The American Dream Isn’t Reality

The American Dream.

It can mean anything—just like the people who make up America, the dream’s ambiguity offers a variety of opportunities. The writer James Truslow Adams said in 1931 that:

[L]ife should be better and richer and fuller for everyone, with opportunity for each according to ability or achievement regardless of social class or circumstances of birth.

The new continent provided a blank canvas for people to come in and paint an abundant life. From the intersection of good fortune, plentiful resources, massive amounts of land, and creative ingenuity the American Dream was born and grew. Read a really great explanation of the progression here.

The American Dream is simple: it’s the unwavering belief that anyone— you, me, your friends, your neighbors— can become exceptionally prosperous, and all it takes is the right amount of work, ingenuity, and determination. Nothing else matters. No external force. All you need is a heaping helping of grit and grind & you too can own a McMansion… you lazy P.O.S.

You see what the narrative does to us?

In a country with constantly-expanding scope and opportunity, what many people think of as the American Dream was totally attainable, feasible, applicable.

That’s not the world we live in today.


Analysts, researchers, economists, observers, historians all identify different moments in I.S. history as the turning point when our country set course for its current state. Some people say it was 9/11 that changed the way many Americans think and act, others say it was the demise of slavery, and others say that it’s the natural progression of our economy.

By almost every major statistical measurement, the average American is worse off than a generation ago.

Some talking heads blame the younger generations, labeling them as entitled, self-centered, too absorbed in Likes to work… and, sure, some of those complaints may have a grain of truth to them, but data suggests that kids these days are not the problem.

Generally speaking, Americans today are the most-educated and productive generation in US history… but also insanely unemployed and under-employed.

But why?

The simple fact that there are no employment opportunities of the type that formerly provided the financial incentive, upward mobility, and structure within which people could succeed, AKA: middle-class jobs are gone.

Despite Obama’s impressive proclamation that he’s halved the unemployment rate since he took office, most of the drop in unemployment since the 2008 crisis has come from part-time or low-skilled jobs, and from people leaving the workforce altogether.

But why? What happened? Where did we go wrong? Is this even wrong? Who can we blame to sound informed at the bar?

Well, there’s actually no one to blame.


Things changed. We grew. Technology evolved. Innovation happened. The old strategies and beliefs that the country were founded on have met their limitations.

Our resources are different now. For example, the Manifest Destiny mentality no longer applies. We ran out of land around 1900. The U.S. conquered Cuba, the Philippines, and Guam… but, after the World Wars, we realized something the English never did: power can come in ways other than physically invading other countries.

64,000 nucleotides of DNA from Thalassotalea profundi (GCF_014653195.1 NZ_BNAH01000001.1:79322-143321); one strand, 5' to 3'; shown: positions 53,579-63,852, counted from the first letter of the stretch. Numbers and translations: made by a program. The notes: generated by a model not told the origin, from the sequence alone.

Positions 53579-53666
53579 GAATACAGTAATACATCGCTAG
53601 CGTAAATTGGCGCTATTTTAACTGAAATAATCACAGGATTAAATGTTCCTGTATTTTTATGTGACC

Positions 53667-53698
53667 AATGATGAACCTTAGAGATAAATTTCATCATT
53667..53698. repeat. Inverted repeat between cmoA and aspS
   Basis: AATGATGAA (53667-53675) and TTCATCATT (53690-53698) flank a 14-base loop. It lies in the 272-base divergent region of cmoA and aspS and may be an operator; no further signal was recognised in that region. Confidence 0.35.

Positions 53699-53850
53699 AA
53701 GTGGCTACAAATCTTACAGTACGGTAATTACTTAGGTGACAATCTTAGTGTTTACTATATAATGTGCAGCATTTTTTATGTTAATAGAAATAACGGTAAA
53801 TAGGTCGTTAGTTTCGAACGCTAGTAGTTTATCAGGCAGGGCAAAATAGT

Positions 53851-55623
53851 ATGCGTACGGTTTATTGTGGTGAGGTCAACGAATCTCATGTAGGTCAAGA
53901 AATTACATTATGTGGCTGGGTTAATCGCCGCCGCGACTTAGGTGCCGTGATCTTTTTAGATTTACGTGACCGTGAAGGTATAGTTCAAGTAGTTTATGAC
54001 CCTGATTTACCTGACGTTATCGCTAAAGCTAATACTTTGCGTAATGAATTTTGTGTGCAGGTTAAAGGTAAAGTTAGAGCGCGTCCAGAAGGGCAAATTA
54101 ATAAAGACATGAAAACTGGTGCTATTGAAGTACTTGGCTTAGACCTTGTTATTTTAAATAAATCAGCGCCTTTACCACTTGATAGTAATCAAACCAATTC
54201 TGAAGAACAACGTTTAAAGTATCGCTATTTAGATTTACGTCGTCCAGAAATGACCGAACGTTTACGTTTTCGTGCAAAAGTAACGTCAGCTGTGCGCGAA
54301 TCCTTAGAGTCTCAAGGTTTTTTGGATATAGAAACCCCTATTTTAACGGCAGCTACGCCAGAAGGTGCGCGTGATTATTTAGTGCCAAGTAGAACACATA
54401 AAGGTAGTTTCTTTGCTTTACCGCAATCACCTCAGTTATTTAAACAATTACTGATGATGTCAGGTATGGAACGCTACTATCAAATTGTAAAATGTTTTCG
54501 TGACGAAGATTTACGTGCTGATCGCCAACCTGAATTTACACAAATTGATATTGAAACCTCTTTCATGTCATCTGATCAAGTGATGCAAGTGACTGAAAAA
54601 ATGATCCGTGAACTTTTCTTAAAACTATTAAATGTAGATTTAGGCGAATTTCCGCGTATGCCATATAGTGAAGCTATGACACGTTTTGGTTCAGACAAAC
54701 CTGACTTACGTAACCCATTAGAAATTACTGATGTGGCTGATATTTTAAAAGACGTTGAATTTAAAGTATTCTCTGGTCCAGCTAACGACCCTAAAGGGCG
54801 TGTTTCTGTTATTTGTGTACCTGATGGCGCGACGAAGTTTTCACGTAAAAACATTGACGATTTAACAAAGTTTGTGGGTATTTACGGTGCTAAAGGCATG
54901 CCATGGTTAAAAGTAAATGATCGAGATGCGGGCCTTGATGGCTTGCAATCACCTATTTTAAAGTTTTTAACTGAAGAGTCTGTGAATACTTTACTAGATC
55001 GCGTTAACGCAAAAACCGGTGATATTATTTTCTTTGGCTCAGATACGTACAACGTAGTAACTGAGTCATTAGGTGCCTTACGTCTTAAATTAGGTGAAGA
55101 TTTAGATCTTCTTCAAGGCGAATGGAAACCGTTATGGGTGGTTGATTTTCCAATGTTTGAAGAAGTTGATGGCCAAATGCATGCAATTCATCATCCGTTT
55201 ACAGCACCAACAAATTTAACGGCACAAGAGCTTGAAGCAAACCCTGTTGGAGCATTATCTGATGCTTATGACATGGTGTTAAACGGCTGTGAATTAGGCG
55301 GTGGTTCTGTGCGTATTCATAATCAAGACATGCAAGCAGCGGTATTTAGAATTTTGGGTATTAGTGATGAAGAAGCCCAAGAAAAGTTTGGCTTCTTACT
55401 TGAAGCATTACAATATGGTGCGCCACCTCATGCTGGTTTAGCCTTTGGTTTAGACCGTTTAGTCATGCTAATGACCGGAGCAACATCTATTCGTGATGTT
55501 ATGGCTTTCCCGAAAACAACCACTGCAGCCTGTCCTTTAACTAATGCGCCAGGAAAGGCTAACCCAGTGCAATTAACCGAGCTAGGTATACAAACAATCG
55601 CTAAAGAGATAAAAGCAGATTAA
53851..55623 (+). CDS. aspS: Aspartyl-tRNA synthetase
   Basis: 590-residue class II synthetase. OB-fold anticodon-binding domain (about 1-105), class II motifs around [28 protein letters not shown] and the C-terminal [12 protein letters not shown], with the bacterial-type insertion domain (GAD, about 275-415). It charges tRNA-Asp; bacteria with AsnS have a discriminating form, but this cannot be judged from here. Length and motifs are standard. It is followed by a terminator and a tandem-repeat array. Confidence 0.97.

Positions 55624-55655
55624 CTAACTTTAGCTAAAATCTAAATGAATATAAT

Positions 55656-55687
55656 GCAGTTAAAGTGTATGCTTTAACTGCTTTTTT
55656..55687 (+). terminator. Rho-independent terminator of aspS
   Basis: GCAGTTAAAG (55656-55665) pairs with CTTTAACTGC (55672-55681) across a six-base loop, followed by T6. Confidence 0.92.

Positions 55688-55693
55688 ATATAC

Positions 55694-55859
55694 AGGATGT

We can just lend them money & tell them to sell your stuff on the cheap.

That is, essentially, what we did throughout the Cold War Era. We called it a global hegemony (the political, economic, or military predominance or control of one state over others), and it was basically a low-level form of extortion of the third world: either open up trade for us, let our corporations come in and use your land and cheap labor, or get shut out and continue to wallow in poverty.

Unsurprisingly, this tactic worked—dozens of markets around the globe opened up to us, and in return, we promised that our military would protect them from communism (ghost noises).


That approach also petered out—most of the poor economies developed enough that they aren’t so cheap and easy to exploit anymore. Cheap labor was up next, which came in the form of outsourcing.Why employ a bunch of local workers when you can build an entire factory in China and get the stuff made for ¼ of the cost?

And, not only are jobs going away. The types of companies and innovation require far fewer workers. With the rise of information technology, automation, and artificial intelligence, the fact is that we don’t need as many people.

This may be the biggest and scariest one of all.

Products and services from the grocery store checkout to taxi cabs have been automated, putting tens of millions of humans out of work.And without money, those people cannot be customers. And without customers, businesses cannot survive. and when businesses don’t survive, people get put out.

The spring has dried up, but…


Change inevitable. Now, we’re experiencing it in a very palpable way. We see it when people strip away their labels and affiliations—political and otherwise— to look at the issue objectively. People are saying, “There is something big happening here,” and seeking solutions.

A new economy is blossoming. People, businesses, governments, and communities will play different roles, and an entirely new set of rules will apply.

The good news is that this makes us more open to ideas and innovation: a rethinking is possible.

This allows us to develop a new way forward, to institutionalize a new direction and a new system that we build together. But it doesn’t mean that change isn’t difficult. Fortunately, we Americans are an innovative bunch.

As NEI president Bob Massie said:

“In moments of crisis, America has gathered up its best forms and extended them into the future.”

The American ream as we know it may be dead, but the promise for freedom and growth remains.

New worlds require new thinking.
Read on for success strategies.